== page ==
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by Cynthia Beard on 11/16/2017 9:36 AM

Awesome. Beautiful play.

by Courtney Kilmer on 4/16/2016 7:45 PM

by Alexander Gonzalez on 11/8/2015 9:13 AM

So beautiful
The strong pull of a daughter's love for her father and a father's love for his daughter transcending death, reclaiming memory and language... for a time out of time ... to sit in each other's presence, to say what needs to be said.  Simple, whimsical, powerful, woven with music and humor. A wonderful reimagining of a favorite myth.

by Gwen Heistand on 10/24/2015 10:50 PM

A Greek Beauty
This is simply one of the most beautiful, finely crafted contemporary plays I have ever seen in production. Channeling both the power of Greek myth and several structural inspirations from traditional Greek theatre, Ruhl paints a delicate portrait of love, death and loss from many perspectives. For such a well-known story Ruhl finds constant ways to surprise you: Orpheus and Eurydice have love beyond reason, but do they have contentment? Is death solely loss or can something be recovered in dying?

Apparent in both the characters and stage directions is the childlike wonder in this look at death that makes this play so endearing. The chorus of Stones have a youthful energy reminiscent of Tweedle Dee and Tweedle Dum, making the afterlife perhaps not so scary after all. The infantilized Hades character paints death as selfish, though not intending any harm in doing so. This piece breathes new and surprising life into one of my favorite myths, and has the power to move even stonehearts like me to tears.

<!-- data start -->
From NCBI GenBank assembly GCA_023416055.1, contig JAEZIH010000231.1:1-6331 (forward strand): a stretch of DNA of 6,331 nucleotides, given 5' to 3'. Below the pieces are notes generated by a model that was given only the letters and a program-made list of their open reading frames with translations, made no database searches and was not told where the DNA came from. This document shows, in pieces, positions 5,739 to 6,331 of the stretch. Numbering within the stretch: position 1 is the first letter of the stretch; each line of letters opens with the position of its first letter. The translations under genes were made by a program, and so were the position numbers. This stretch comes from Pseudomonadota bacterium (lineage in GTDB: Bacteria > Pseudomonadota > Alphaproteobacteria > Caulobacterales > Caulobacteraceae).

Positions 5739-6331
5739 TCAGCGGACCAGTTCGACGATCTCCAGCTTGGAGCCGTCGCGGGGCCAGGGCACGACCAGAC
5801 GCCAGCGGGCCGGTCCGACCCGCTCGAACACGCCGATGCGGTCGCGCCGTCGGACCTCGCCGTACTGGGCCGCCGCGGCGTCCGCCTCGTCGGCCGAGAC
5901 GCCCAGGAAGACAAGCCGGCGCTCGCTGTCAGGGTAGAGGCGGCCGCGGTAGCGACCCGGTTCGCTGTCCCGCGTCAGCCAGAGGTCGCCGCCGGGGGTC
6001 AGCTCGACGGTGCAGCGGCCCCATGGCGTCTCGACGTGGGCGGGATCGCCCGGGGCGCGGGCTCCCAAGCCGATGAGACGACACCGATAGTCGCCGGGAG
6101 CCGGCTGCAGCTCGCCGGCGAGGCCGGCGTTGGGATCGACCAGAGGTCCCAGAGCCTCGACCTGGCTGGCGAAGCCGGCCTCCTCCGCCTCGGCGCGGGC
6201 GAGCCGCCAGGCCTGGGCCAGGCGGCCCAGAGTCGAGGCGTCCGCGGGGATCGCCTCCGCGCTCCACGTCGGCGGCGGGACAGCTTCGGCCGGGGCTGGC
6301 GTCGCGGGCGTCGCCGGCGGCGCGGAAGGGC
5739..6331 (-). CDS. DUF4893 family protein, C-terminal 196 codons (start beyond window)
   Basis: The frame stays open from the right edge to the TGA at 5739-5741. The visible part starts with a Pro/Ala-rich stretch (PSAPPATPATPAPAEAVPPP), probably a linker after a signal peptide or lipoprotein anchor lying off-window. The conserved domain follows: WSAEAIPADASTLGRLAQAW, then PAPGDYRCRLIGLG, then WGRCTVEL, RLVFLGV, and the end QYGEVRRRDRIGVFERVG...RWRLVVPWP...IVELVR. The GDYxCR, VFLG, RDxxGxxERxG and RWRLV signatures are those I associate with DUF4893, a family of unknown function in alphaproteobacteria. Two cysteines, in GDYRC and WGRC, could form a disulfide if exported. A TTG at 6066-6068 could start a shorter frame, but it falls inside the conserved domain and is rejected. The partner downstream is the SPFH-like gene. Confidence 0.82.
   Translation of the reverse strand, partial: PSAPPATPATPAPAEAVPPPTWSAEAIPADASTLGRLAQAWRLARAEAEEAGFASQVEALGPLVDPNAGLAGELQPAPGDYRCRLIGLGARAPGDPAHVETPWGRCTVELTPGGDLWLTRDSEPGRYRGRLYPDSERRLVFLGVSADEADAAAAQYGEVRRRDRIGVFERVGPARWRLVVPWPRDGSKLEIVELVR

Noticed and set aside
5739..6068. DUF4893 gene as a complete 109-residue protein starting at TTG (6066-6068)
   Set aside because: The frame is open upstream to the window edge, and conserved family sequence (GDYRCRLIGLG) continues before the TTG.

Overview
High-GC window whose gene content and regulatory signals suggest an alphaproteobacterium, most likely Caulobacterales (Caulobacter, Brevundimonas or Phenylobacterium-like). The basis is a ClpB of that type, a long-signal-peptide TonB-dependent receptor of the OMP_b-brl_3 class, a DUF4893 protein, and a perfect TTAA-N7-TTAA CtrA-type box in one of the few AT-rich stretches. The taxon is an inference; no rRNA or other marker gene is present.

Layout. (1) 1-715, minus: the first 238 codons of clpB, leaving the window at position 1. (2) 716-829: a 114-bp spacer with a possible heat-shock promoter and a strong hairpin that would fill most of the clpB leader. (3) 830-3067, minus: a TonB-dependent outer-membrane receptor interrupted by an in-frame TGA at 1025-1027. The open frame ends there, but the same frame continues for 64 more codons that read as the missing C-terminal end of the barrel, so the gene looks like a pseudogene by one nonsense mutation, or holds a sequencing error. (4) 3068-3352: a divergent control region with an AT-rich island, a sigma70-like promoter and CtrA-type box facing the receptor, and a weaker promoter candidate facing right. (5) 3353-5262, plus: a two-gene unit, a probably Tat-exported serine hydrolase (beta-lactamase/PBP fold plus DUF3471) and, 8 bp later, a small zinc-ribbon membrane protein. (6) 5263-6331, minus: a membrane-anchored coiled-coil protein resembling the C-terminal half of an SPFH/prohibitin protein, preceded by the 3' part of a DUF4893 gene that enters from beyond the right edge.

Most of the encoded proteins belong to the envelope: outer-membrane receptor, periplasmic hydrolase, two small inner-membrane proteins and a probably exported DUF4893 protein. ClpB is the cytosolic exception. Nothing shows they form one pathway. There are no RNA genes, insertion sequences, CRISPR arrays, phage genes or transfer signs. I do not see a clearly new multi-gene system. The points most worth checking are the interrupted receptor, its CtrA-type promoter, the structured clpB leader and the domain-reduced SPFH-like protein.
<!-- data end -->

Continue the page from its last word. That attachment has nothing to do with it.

by Jessica Cauttero on 12/2/2013 2:19 PM

Absolutely endearing
I know of no other script which so sweetly tells of the love of a father for his daughter or the unity of young lovers as this story does.  Rich with tenderness, simplicity, comedy, eloquence, deceipt and tragedy.  I hope to direct it someday.

by Pamela Galloway on 11/19/2013 6:50 PM

Death Wrapped in Poetry
Only a naive or arrogant writer would try to put the details of death in words.  Sarah Ruhl is neither.  In Eurydice, she retells the Greek myth of Orpheus and Eurydice and captures the feelings of loss without reality interloping.  Eurydice charts her own destiny in this iteration.  After a mysterious stranger makes alluring promises, she chooses to leave her wedding party, suffers an accident, and reunites with her long-dead father in an Underworld populated by a chorus of talking stones.  Departing from the common version of the myth, Eurydice's doubt and fear abruptly end her escape from the Underworld.  

Ruhl's early background in poetry peeks through as Eurydice, Orpheus, Eurydice's Father, and an unexpectedly imagined Lord of the Underworld slip from prose and verse as they communicate between the Underworld and that of the living.  Not all of the images she employs as the characters try to understand their predicament make sense.  Likewise, her stage directions lean away from the literal towards the fantastical.  They conjure bewilderment and grief that do not lend themselves to logic, leaving the reader or lucky audience member with the experience of briefly understanding a looming concept that defies thought.